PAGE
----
Gluten-free maple bourbon glazed doughnuts: A cop and robber show-stopper


I’ve never seen a policeman eat a doughnut.

Where DID that stereotype come from anyway? Was it the criminal-chasing third shifts that led cops to the only food outlets open during the wee morning hours? Or the need for an accompaniment with their all-time favorite and most legal caffeine stimulant?

Either way, I’ve just never caught a uniformed cop in the act of doughnut consumption.

I’ve also never had a gluten-free doughnut from a café or bakery, but that doesn’t mean they’re not out there.

I hope every gluten-free sheriff, cop, state trooper, and doughnut-lover are able to stumble upon this recipe, as we’re already well into the autumn start-of-school season. Apples, pumpkin, cinnamon, and maple are some of the celebrated fall flavors, but I feel that maple needs a greater endorsement in the doughnut world. Not to mention, it goes great with bourbon whiskey… which can go well with any season.

It’s my understanding that gluten cannot survive the distillation process, but for those who must avoid grain alcohol, you may substitute rum or brandy; or be sure to use corn-based bourbon. And by all means, please omit the alcohol if you must.

I invite all law-makers, law breakers, those fighting for justice, and advocates of war to reach a common gluten-free ground with me today, as we make a fantastic, maple-y breakfast-treat-after-school-snack-spot-for-a-big-scoop-of-dessert-ice-cream kind of doughnut!

Hopefully it’s cooled down enough in your world to turn your ovens on. Please preheat yours to 350°F, and lightly grease two doughnut pans.


The dry ingredients can be mixed in a bowl and set aside. They are:



Here are two ingredients that don’t get together often enough, in my opinion. Aside from creaming them together to make doughnut batter, maple sugar and butter can also be whipped together to spread on toast, pancakes, waffles… you read me? Total yums!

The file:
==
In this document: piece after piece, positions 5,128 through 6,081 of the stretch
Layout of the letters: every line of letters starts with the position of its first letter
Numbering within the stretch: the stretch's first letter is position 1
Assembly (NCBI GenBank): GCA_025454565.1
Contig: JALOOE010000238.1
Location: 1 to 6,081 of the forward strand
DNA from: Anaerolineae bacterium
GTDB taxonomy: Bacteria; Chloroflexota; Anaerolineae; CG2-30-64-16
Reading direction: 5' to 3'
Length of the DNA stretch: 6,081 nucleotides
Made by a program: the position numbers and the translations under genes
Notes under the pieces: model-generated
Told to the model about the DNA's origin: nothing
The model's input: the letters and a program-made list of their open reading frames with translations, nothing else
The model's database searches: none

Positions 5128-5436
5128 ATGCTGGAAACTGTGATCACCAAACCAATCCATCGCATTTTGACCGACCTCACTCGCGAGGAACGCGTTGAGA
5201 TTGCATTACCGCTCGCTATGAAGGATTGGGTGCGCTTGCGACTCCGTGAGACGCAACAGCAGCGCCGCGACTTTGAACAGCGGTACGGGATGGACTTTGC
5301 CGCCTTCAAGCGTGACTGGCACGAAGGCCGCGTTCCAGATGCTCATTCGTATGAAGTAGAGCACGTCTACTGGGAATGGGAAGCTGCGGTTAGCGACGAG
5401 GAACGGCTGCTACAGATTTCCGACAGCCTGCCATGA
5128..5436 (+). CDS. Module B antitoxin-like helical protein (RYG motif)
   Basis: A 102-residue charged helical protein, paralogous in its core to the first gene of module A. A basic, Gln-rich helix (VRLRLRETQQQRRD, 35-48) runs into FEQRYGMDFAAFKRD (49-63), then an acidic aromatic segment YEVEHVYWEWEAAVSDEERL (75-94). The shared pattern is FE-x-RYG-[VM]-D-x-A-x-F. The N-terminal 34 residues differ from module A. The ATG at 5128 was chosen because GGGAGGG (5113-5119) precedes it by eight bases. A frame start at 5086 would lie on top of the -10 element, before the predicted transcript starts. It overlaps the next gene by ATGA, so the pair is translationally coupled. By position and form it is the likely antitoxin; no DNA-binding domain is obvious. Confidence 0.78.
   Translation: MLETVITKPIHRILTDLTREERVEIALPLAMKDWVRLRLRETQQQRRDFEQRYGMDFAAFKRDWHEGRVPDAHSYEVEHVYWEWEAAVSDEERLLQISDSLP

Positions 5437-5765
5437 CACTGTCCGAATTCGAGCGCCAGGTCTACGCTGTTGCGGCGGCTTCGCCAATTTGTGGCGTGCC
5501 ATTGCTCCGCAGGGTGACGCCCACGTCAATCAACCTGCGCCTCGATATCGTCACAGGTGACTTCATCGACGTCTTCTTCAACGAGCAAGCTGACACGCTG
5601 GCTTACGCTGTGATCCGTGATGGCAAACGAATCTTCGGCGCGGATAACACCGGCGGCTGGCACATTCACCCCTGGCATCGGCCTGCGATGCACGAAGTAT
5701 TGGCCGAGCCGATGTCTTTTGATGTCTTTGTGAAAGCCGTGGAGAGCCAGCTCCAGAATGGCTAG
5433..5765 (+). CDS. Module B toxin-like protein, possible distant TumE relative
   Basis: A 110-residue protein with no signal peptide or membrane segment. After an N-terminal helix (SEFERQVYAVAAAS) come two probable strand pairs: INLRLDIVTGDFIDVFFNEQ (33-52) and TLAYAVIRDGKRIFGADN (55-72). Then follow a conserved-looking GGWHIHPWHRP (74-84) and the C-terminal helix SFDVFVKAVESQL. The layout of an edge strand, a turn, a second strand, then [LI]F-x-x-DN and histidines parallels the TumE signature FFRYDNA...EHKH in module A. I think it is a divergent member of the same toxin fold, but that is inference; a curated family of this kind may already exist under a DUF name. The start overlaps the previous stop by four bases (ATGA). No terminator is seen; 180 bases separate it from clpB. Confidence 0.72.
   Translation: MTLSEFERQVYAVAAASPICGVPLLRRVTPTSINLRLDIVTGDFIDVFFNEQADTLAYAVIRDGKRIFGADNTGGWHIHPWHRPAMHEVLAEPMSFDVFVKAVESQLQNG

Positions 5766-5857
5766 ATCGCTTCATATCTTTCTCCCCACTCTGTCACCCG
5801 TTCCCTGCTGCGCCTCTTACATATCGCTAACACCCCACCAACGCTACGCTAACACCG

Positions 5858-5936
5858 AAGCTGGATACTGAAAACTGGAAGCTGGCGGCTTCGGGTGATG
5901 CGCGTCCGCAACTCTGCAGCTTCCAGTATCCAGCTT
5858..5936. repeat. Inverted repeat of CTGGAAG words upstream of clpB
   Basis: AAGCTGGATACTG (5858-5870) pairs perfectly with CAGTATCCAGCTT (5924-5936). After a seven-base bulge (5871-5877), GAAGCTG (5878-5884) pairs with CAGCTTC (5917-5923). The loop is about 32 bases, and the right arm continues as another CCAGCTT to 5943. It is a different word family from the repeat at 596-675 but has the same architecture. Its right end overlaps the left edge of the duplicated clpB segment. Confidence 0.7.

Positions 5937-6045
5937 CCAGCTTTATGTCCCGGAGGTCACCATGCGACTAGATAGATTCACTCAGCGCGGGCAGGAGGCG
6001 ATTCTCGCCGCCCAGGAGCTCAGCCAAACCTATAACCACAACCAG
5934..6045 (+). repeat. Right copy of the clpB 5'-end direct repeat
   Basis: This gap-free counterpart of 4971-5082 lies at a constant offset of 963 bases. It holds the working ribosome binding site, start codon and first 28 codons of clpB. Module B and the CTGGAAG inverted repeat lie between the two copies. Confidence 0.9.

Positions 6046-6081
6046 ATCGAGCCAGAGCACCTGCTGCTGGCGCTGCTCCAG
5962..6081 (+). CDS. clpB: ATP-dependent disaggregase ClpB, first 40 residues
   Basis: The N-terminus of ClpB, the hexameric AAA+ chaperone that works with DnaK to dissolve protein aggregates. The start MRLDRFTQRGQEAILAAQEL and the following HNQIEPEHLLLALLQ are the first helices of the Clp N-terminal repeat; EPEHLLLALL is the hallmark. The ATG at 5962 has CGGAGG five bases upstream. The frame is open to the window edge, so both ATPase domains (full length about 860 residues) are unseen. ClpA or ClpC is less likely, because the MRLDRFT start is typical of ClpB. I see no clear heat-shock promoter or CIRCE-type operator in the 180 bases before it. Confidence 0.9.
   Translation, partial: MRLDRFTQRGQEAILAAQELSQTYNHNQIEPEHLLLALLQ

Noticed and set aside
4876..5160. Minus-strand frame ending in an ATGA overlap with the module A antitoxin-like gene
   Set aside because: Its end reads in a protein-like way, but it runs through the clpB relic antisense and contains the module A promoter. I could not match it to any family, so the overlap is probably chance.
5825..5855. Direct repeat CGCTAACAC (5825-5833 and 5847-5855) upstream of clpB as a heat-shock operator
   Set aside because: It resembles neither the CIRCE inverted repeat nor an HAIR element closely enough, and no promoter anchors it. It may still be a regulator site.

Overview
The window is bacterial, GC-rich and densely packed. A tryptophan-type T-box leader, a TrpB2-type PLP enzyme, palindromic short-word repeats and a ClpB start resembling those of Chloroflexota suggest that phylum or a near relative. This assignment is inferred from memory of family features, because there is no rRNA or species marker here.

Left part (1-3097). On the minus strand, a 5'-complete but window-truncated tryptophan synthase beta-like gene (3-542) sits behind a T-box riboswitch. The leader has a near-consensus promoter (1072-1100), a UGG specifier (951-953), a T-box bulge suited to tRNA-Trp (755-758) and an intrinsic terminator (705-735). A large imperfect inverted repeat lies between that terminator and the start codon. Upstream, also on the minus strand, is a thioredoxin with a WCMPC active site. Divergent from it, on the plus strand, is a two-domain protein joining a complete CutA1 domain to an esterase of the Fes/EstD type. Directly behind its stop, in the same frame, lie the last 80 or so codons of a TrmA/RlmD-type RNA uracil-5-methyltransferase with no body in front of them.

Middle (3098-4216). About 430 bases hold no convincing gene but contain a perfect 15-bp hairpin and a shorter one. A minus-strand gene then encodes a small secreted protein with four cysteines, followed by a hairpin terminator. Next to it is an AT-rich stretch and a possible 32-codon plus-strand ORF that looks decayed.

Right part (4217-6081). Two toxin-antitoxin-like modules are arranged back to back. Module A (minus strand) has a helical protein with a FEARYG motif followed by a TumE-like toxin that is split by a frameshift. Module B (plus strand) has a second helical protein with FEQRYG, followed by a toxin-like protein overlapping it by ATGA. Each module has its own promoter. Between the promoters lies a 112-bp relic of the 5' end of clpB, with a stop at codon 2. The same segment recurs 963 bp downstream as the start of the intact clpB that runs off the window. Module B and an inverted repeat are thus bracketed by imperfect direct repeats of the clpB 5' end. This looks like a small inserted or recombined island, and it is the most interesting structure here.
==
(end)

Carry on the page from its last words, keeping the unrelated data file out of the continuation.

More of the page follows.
Don’t snatch any of this for your toast, I worked unbearable hours to get the maple flavor perfectly balanced in this doughnut (don’t you feel sorry for me?)

I put many a meal’s worth of doughnuts out for sampling when I was testing this one and I heard a lotta, “You’re making those doughnuts AGAIN!!??”

Yes, this may have so far won the made-most-times-before-actually-edible recipe award of all my trials and errors. But it was worth it.

Actually it’s more fun when the first try is so disastrously horrible and you have to work toward just being able to get it in your mouth without spitting it out. Then when you accomplish, “Wow, these are really good! They’re gluten-free?” you feel like you’ve finally crossed the finish line in a very long race.

OK, my subject matter wandered off the beaten path again. Back to business!


Make sure the 1/2 cup of butter and 3/4 cup maple sugar are beaten until fluffy and the sugar begins to dissolve (about 2 minutes). This will prevent pools of maple sugar from forming on the baked product.


Add 2 large eggs to the creamed mixture, one at a time, and beat until incorporated. If you notice that the mixture looks slightly broken, carry on!


Stir 1/4 teaspoon maple flavoring into 1 3/4 cups milk. Add the milk to the butter/sugar mixture alternately with the blended dry mixture.


Beat the batter on medium speed for approximately 30 seconds, then scrape the sides and beat for an additional 30 seconds.


Fill a large piping bag (or zip-top bag) with the batter.


Pipe the batter into your prepared doughnut pans. The batter will make a perfect dozen (one of the few things about the recipe that remained consistent through EVERY test). Allow the batter to rest for 10-15 minutes before baking!


Bake the doughnuts for 15 minutes and allow them to cool for just a minute or two before turning them out onto a rack. Now it’s time to stir up the glaze and brew some coffee!


Mix 1 cup confectioners’ sugar with 1/3 cup maple syrup and 1 teaspoon bourbon.

Now, I’ll make you an offer. If you tend to prefer enrobed glazed doughnuts, you should double the glaze recipe and add a little milk or water to make it thinner. Then you can even immerse the entire doughnut instead of just glazing the top. This recipe is smack in the middle of a thin glaze and a frosting. It clings, but not so tightly that it clumps.

The short point? More liquid for glaze, more sugar for frosting.

Happy medium? Keep it where it is!


Dip the cooled doughnuts into the glaze



Turn them out onto the cooling rack, underlined with parchment paper to catch the excess glaze (fair game for finger-licking children).


Is the coffee hot? The tea steeped?

Throw a box of these down on the table at work for your favorite gluten-free peeps and watch even the glutenivores make them disappear.